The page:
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Lacey Wins Nat'l Defense Science and Engineering Graduate Fellowship

Lacey Wins Nat'l Defense Science and Engineering Graduate Fellowship

MSE graduate student Steven Lacey (B.S. ’14).
MSE graduate student Steven Lacey (B.S. ’14).

University of Maryland and Department of Materials Science and Engineering graduate student Steven Lacey (B.S. ’14) has been awarded a National Defense Science and Engineering Graduate (NDSEG) Fellowship. MSE alumnus Santiago Miret (B.S. ’13), who is currently a graduate student at the University of California, Berkeley has also been named a NDSEG Fellow.

Funded by the Department of Defense (DoD) and administered by the American Society for Engineering Education (ASEE), the highly competitive fellowships support U.S. citizens pursuing doctoral degrees in one of fifteen disciplines in or related to DoD areas of interest. NDSEG Fellowships were designed to help increase the quality and quantity of U.S. scientists and engineers.

Lacey works at the University of Maryland Energy Research Center, where he is a member MSE assistant professor Liangbing Hu’s research group. He is exploring the synthesis, modification, and characterization of low-dimensional (1D and 2D) nanomaterials, such as nanowires and graphene, for use in printed electronics, flexible electronics, and energy storage devices.

In one project, Lacey will use in situ characterization and operando spectroscopy techniques to investigate the properties and formation of the solid electrolyte interphase (SEI), an area that forms where electrodes meet electrolytes in alkali metal (lithium, sodium) ion batteries. Lacey describes SEIs as “the least understood portion” of these devices, and says that the information acquired in his group’s studies could reveal new ways to improve battery performance. He hopes to compliment his experimental work through collaborations with MSE’s faculty experts in computational modeling.

After earning his B.S. in materials science and engineering in 2014, Lacey decided to stay with MSE for his graduate studies. He was motivated by his desire to join Hu's group and to stay close to federal labs and the university's industrial partners.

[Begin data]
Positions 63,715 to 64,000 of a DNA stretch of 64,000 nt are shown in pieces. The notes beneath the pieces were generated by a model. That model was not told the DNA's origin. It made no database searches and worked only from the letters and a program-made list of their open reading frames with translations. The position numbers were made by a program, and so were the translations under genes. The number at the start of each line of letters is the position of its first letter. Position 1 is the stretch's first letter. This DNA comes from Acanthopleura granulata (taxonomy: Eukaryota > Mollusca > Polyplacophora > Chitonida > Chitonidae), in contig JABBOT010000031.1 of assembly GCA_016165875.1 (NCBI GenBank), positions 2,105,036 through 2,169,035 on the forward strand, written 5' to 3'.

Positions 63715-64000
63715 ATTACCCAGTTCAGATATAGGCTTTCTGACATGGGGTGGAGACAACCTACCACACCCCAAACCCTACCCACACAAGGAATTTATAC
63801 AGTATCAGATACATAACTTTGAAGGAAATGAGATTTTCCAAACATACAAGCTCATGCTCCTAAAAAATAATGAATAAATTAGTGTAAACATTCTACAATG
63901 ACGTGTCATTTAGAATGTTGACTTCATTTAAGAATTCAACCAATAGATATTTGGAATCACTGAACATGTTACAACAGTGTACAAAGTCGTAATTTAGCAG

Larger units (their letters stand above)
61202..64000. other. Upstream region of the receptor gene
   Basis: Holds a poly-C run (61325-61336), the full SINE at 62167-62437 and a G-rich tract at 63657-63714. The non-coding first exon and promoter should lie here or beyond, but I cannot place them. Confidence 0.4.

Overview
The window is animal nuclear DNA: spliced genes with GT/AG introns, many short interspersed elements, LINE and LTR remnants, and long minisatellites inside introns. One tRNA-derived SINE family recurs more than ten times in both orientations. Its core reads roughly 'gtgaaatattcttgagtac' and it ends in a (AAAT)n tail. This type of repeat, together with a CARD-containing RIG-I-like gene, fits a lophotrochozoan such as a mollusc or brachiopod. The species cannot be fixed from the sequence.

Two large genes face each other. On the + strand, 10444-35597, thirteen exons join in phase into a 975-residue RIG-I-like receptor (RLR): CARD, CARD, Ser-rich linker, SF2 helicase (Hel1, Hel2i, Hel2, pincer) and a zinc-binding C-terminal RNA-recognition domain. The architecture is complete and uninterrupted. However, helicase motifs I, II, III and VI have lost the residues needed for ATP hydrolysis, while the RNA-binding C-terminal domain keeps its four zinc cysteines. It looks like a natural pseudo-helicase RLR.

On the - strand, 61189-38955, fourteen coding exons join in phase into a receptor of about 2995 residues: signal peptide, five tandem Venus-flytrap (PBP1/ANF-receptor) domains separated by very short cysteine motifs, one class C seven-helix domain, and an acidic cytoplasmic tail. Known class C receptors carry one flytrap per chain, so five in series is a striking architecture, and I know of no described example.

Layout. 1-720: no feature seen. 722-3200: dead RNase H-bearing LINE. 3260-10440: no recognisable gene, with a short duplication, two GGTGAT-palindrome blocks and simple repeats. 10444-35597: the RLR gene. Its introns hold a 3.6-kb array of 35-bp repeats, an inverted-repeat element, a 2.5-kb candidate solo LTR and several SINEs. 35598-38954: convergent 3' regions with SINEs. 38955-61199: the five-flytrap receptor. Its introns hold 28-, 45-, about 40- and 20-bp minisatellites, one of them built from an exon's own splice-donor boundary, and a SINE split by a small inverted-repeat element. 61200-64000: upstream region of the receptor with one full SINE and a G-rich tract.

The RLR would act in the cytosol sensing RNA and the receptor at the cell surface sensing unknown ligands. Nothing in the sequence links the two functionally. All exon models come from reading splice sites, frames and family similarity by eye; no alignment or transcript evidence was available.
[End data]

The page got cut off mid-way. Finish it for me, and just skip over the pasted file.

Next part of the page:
“Professor Hu is an incredibly productive and creative researcher," he says. "Being mentored by such an outstanding individual will increase my knowledge and experience for my future scientific career.”

Staying at Maryland also made it possible for him to continue a project he began as an undergraduate guest researcher in the U.S. Army Research Laboratory’s (ARL) Electrochemistry Branch. He completed the work as a first-year graduate student, and ultimately first-authored a paper about it that was published in Nano Letters. Lacey is still an ARL guest researcher, and plans to continue his collaborations with Army scientists throughout his graduate career.

After earning his Ph.D., he would like to continue performing fundamental scientific research to advance the development of electrochemical energy storage technologies. “Since it is early in my Ph.D. [studies], I’m still open to different career paths such as becoming a university professor, a government scientist or an industrial researcher,” he says.

NDSEG fellows are selected by the Air Force Research Laboratory/Air Force Office of Scientific Research, the Office of Naval Research (ONR), and the Army Research Office (ARO).

April 23, 2015

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